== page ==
5) Use self-adhesive astrofoil with one sticky side to insulate the walls inside all the cabinets (top and bottom) as well as all the basement storage compartments (including the inside of all storage hatches). Check the condition and sealing quality of the hatch seals (especially in an old RV) and replace it or beef it up using residential self-adhesive door insulation strips if necessary.

6) Use penoplene to cover the inside of your rig's entrance door, and put sticky bubble wrap on the door window.

7) To insulate the floor, you can use thick carpet or area rugs, but nothing beats 2''-thick interlocking closed-cell floor tiles sold in any hardware store (some sport equipment stores also have them under the name 'tatami mats'). They're also super comfy to walk on.

WORD OF CAUTION: Generally speaking, any extra insulation layers you put inside your rig MUST be attached to your rig's walls/windows/ceiling/floor tightly with minimal air gap (and not just covering loosely or being simply hang on the wall), otherwise the gap will fill up with condensate which will ruin your rig. Condensation and frosting around window sills are the main reason why all these other ideas like closing the shades or covering the windows with astrofoil or blankets just don’t work, not to mention they will turn your rig into a depressing everdark cave.

8) The biggest sources of heat loss (especially in the newer, better insulated 4-season RV's) are the slideout perimeter seals. Buy thick self-adhesive door seal strips (or cut 2"-wide strips from thick and soft closed-cell foam mats sold in hardware stores or on ebay) and glue them around the perimeter of the slideout behind the decorative wood trim where it connects with the external slideout walls so that when the slide is fully out these foam strips will be somewhat compressed against the internal wall providing a good seal. Unfortunately, this cannot be done at the bottom of the slide, so you have to identify the main routes of draft penetration on some cold windy day and improvise the ways to block them.

9) Avoid using propane heaters (unlike propane furnace or electric fireplace, they produce a lot of moisture).

10) To further reduce moisture, use microwave or electric toaster to cook/reheat your food instead of propane cooktop or stove, and if you absolutely must boil or cook something using propane then turn on the exhaust fan or crack your roof vent open to drive away the vapours.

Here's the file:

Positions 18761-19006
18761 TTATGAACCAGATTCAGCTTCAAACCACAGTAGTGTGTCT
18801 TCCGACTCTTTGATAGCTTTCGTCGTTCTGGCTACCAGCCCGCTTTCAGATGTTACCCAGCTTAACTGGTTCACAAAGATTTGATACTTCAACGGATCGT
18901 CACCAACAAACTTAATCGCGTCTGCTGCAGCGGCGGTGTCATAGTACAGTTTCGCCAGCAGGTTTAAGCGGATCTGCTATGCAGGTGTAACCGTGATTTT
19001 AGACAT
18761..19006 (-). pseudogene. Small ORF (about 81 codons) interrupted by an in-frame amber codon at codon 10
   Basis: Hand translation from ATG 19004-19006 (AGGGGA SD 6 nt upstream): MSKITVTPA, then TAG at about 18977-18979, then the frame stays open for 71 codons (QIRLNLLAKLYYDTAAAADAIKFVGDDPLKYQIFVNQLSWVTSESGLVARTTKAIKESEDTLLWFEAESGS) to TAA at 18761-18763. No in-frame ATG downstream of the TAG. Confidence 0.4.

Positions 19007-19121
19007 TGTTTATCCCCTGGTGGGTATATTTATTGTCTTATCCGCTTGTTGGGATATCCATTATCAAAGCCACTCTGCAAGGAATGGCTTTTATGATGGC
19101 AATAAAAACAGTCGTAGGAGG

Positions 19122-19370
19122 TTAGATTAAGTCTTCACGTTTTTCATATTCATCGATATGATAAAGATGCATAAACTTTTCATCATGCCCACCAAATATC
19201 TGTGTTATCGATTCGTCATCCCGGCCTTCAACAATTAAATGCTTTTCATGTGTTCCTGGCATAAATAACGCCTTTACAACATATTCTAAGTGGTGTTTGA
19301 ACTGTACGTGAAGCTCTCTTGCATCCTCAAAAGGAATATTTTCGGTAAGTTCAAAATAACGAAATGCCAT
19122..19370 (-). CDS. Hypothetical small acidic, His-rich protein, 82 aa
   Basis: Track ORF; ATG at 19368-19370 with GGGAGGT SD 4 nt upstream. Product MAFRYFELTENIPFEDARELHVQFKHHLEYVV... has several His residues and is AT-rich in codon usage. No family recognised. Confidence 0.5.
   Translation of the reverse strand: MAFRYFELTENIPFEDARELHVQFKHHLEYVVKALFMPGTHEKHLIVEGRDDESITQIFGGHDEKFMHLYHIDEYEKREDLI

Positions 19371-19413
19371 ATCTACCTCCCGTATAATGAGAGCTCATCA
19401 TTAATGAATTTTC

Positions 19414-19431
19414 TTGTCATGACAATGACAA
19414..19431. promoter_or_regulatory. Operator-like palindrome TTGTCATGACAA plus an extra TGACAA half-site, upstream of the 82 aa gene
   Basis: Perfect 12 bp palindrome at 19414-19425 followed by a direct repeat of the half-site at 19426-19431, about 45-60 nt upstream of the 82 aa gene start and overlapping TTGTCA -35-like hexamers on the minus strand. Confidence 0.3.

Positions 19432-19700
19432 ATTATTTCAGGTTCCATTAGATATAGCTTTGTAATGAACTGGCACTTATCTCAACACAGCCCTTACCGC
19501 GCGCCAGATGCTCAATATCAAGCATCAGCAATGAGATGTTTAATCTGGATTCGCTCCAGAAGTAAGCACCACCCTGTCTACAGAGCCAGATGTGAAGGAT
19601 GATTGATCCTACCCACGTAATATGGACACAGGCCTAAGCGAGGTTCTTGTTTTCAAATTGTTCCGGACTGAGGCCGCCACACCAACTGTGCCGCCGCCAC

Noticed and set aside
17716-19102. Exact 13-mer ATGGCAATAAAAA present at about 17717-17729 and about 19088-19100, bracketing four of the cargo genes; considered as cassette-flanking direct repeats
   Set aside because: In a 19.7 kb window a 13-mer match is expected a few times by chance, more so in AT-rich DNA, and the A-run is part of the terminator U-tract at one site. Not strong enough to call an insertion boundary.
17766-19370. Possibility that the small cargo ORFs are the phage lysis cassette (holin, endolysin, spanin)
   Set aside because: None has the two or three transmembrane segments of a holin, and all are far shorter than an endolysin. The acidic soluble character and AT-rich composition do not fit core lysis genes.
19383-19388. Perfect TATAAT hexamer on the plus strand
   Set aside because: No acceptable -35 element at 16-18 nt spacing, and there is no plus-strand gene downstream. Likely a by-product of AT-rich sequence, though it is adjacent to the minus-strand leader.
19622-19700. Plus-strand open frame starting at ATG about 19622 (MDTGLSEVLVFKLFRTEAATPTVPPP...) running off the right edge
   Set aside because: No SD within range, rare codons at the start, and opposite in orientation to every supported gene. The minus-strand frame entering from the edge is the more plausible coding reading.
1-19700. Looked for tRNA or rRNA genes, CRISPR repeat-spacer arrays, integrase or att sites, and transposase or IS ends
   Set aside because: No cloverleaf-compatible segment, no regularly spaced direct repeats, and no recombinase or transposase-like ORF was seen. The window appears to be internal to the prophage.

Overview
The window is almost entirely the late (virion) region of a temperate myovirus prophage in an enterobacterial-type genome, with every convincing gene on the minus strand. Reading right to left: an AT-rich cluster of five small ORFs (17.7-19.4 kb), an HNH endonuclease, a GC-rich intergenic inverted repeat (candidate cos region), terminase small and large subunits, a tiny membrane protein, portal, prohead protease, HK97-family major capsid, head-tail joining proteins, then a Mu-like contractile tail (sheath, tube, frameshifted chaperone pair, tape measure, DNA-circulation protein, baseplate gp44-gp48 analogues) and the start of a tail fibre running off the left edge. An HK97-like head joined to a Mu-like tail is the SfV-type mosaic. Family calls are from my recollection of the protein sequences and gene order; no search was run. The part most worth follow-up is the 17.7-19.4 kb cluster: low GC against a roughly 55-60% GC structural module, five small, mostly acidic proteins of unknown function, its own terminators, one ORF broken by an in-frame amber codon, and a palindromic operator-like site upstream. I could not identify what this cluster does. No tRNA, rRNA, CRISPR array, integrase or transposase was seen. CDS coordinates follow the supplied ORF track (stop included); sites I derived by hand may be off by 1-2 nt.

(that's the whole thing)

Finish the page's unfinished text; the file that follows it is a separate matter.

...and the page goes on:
11) Be very careful with electric heaters of any kind (even oil radiators - they can also cause fire if they trip).

12) Avoid showering in your rig as much as possible (use a workplace, gym or campsite shower).

13) Avoid drying loundry, wet clothes or sports gear inside your rig on really cold days when you can't air it.

14) Buy a good dehumidifier if you cannot reduce moisture by the above steps - it's well worth it. Remember: excessive moisture in the rig breeds mold and mildew which will slowly kill not only your rig but also its occupants, and once it's there it's almost impossible to get rid of.

15) Watch closely the inlet and outlet vents of your fridge (especially if you ever run it on propane in freezing cold): icicles tend to grow inside the space behind your fridge blocking these vents.

16) Don't bother clearing snow banks around or under your rig (it's a typical rookie mistake to think that they might accelerate freezing of your tanks and piping). Conversely - as soon as there's enough snowfall, pile as much snow as you can around the rig to attract even more snow in the next snow storm thus growing the snow barrier around your rig untill ideally it will completely close the gap between the bottom of your rig and the ground (this is especially important if you don't have a skirt). Also do not remove snow cover from the top of your rig and slide roofs.

17) I'd definitely recommend using a heat-traced water hose for hookup. In a modern 4-season rig with heated underbelly and tanks you may not need to keep the water running all the time to prevent the internal pipes from freezing, but I'd recommend to do this in extreme cold or if the park where you're staying doesn't have heated water hookups. If it does, it may be better to use it periodically to fill up your tank and run off of it using your water pump most of the time. In such case, as well as if you're boondocking, I'd also recommend to turn off your water pump and leave all the taps (hot and cold) fully open if you leave your rig without furnace running for any length of time e.g. before going to work or ski. Do this also before going to bed on extremely cold noghts even with furnace running. Do it as often as you can if your rig is not 4-season rated.

Good luck and keep warm

McDave
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Re: 7x16x6.5 Featherlite Build

Postby featherliteCT1 » Sat Feb 03, 2018 6:58 am

McDave,

With much thanks for the insulation tips... good stuff!